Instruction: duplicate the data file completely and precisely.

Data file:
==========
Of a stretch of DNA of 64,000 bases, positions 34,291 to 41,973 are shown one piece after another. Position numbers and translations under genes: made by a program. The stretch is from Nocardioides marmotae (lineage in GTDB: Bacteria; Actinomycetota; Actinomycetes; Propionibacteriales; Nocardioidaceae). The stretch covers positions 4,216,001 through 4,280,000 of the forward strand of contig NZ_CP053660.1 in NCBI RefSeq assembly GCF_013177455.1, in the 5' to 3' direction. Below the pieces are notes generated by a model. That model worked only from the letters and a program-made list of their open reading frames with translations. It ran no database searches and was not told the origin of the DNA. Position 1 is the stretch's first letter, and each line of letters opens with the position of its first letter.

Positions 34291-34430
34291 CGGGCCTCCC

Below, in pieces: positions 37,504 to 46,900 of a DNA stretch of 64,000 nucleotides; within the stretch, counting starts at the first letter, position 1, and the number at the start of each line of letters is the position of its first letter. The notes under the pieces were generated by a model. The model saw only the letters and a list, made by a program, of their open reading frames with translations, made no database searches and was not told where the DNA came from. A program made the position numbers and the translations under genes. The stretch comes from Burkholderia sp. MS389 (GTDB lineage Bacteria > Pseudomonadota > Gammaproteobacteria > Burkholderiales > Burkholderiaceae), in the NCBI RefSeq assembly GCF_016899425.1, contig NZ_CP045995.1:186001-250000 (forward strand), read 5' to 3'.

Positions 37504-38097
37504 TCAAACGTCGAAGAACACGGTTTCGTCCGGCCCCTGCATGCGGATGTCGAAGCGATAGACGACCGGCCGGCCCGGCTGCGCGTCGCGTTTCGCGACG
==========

Of a stretch of DNA of 64,000 bases, positions 34,291 to 41,973 are shown one piece after another. Position numbers and translations under genes: made by a program. The stretch is from Nocardioides marmotae (lineage in GTDB: Bacteria; Actinomycetota; Actinomycetes; Propionibacteriales; Nocardioidaceae). The stretch covers positions 4,216,001 through 4,280,000 of the forward strand of contig NZ_CP053660.1 in NCBI RefSeq assembly GCF_013177455.1, in the 5' to 3' direction. Below the pieces are notes generated by a model. That model worked only from the letters and a program-made list of their open reading frames with translations. It ran no database searches and was not told the origin of the DNA. Position 1 is the stretch's first letter, and each line of letters opens with the position of its first letter.

Positions 34291-34430
34291 CGGGCCTCCC

Below, in pieces: positions 37,504 to 46,900 of a DNA stretch of 64,000 nucleotides; within the stretch, counting starts at the first letter, position 1, and the number at the start of each line of letters is the position of its first letter. The notes under the pieces were generated by a model. The model saw only the letters and a list, made by a program, of their open reading frames with translations, made no database searches and was not told where the DNA came from. A program made the position numbers and the translations under genes. The stretch comes from Burkholderia sp. MS389 (GTDB lineage Bacteria > Pseudomonadota > Gammaproteobacteria > Burkholderiales > Burkholderiaceae), in the NCBI RefSeq assembly GCF_016899425.1, contig NZ_CP045995.1:186001-250000 (forward strand), read 5' to 3'.

Positions 37504-38097
37504 TCAAACGTCGAAGAACACGGTTTCGTCCGGCCCCTGCATGCGGATGTCGAAGCGATAGACGACCGGCCGGCCCGGCTGCGCGTCGCGTTTCGCGACG